Schools are buying hundreds, if not thousands, of books, over the years. It’s a pay-to-play operation. And if I remember correctly, the Mayor of Baltimore, Catherine Pugh, went to prison for running a scheme around books a few years ago.
Every time I leave Florida, I don’t have to go far to discover the institutional rot that runs all the way up to the Supreme Court. There are now massive conflict of interest investigations happening on at least two justices. How on Earth can this place be salvaged?
The Bad and the Ugly
Sotomayor’s story is enough to make one crawl into a bottle. But post-COVID, I severely cut back on alcohol intake. I’m not a fan of it any longer – even though it tries to pull me back. Post-COVID, a few friends have entered treatment. They’ve changed their lives. I’m proud of them.
Last night, I watched a man in his younger 30s, handsome, well-dressed but alone, drink himself into a stupor. The bartenders tried to wake him, calling him by name. He was a regular, apparently.
When the cops entered, two people slipped beside him and moved his arms around so that he looked coherent. So that the cops wouldn’t approach and possibly take him to the tank.
It felt like I was watching the film Weekend at Bernie’s.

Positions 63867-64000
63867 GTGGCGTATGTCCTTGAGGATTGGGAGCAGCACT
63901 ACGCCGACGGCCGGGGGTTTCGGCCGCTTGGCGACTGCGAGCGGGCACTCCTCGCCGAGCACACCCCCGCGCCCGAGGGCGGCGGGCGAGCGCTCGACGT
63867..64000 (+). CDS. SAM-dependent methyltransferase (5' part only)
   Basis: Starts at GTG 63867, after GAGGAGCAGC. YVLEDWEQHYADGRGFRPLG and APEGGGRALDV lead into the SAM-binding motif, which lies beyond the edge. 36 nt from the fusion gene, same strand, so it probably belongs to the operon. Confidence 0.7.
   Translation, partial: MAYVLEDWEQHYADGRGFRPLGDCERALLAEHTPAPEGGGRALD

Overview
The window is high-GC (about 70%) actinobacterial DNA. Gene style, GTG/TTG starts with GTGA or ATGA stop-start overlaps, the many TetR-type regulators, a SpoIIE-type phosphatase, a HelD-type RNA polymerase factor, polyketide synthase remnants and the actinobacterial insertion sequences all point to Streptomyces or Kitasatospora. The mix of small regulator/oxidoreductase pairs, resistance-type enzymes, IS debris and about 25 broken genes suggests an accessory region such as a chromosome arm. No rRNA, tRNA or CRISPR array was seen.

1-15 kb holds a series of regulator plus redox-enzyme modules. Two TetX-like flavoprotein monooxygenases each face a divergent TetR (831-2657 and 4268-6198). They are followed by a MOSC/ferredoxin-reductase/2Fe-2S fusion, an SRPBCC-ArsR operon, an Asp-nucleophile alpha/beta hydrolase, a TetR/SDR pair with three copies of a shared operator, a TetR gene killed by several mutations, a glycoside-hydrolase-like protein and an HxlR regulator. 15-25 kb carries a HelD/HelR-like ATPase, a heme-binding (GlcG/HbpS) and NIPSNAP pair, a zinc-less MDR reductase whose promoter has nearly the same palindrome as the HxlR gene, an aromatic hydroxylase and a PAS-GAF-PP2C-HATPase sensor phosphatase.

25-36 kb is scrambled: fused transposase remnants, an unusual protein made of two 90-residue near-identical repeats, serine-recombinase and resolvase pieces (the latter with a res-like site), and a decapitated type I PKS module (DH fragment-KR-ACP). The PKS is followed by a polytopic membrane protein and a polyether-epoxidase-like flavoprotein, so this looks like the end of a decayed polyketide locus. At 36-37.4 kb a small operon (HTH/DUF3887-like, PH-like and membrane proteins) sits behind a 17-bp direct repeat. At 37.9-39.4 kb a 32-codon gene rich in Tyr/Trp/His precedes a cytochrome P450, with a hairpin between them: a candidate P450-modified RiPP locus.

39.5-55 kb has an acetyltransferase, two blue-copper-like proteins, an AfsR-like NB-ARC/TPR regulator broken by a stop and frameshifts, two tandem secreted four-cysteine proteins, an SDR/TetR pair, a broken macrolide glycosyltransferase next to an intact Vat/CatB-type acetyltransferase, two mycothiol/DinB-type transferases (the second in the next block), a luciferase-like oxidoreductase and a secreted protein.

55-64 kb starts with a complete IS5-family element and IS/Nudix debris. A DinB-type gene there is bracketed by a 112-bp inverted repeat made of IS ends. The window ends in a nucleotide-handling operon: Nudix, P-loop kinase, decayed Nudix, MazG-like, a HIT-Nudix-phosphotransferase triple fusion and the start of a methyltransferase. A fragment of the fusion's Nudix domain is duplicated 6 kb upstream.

They all laughed. I sure know that I’ve been the bartender and the patron in my lifetime. There’s no great story there…
But I felt something else last night. That reminder that knowledge is always at our fingertips. That the pursuit of information and truth and opportunity is a better use of time.
I listen to people complain about the fact that human beings are on their phones too much.
Sure, you shouldn’t be on your phone at dinner… or while driving a car… or while having a conversation with your friends. Yes, there are limits.
But if you’re intellectually curious… this is the height of information availability. If there’s something you want to learn about – pursue it. If there’s something that piques your interest in a random manner – those rabbit holes are accessible. And based on current events, I’m not sure those windows will exist forever. It could be grids shutting down due to extreme heat, or it could be an overzealous government that doesn’t want its corruption exposed.
I know that when it comes to knowledge, you can’t take it all to the grave with you.
But I sure as hell don’t mind pretending… and holding out hope that it’s possible.
Florida Republic Capital
About the Author
Garrett Baldwin is a globally recognized research economist, financial writer, consultant, and political risk analyst with decades of trading experience and degrees in economics, cybersecurity, and business from Johns Hopkins, Purdue, Indiana University, and Northwestern.